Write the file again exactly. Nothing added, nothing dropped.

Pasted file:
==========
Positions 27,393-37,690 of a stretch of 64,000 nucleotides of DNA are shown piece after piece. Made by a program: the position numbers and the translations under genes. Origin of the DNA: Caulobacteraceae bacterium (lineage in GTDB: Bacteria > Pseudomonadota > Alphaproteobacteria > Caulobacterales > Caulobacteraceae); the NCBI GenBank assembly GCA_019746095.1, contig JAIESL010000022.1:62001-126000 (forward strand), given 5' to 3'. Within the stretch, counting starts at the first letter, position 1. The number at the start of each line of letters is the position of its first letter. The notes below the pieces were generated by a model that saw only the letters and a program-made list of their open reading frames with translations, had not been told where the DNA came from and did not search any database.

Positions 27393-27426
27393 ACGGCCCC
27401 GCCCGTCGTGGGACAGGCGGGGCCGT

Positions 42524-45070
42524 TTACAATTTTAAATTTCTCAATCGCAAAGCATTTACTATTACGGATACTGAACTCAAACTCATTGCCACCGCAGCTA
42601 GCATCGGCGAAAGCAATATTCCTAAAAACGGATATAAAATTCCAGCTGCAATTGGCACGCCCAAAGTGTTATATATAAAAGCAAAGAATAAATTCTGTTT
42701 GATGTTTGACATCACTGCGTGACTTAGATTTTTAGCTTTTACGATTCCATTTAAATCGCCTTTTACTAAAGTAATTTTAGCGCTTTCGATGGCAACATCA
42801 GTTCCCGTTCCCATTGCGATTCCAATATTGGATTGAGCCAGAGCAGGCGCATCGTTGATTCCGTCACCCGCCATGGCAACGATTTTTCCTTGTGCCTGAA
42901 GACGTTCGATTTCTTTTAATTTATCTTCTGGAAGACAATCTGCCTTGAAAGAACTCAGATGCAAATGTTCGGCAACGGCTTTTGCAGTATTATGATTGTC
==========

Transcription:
Positions 27,393-37,690 of a stretch of 64,000 nucleotides of DNA are shown piece after piece. Made by a program: the position numbers and the translations under genes. Origin of the DNA: Caulobacteraceae bacterium (lineage in GTDB: Bacteria > Pseudomonadota > Alphaproteobacteria > Caulobacterales > Caulobacteraceae); the NCBI GenBank assembly GCA_019746095.1, contig JAIESL010000022.1:62001-126000 (forward strand), given 5' to 3'. Within the stretch, counting starts at the first letter, position 1. The number at the start of each line of letters is the position of its first letter. The notes below the pieces were generated by a model that saw only the letters and a program-made list of their open reading frames with translations, had not been told where the DNA came from and did not search any database.

Positions 27393-27426
27393 ACGGCCCC
27401 GCCCGTCGTGGGACAGGCGGGGCCGT

Positions 42524-45070
42524 TTACAATTTTAAATTTCTCAATCGCAAAGCATTTACTATTACGGATACTGAACTCAAACTCATTGCCACCGCAGCTA
42601 GCATCGGCGAAAGCAATATTCCTAAAAACGGATATAAAATTCCAGCTGCAATTGGCACGCCCAAAGTGTTATATATAAAAGCAAAGAATAAATTCTGTTT
42701 GATGTTTGACATCACTGCGTGACTTAGATTTTTAGCTTTTACGATTCCATTTAAATCGCCTTTTACTAAAGTAATTTTAGCGCTTTCGATGGCAACATCA
42801 GTTCCCGTTCCCATTGCGATTCCAATATTGGATTGAGCCAGAGCAGGCGCATCGTTGATTCCGTCACCCGCCATGGCAACGATTTTTCCTTGTGCCTGAA
42901 GACGTTCGATTTCTTTTAATTTATCTTCTGGAAGACAATCTGCCTTGAAAGAACTCAGATGCAAATGTTCGGCAACGGCTTTTGCAGTATTATGATTGTC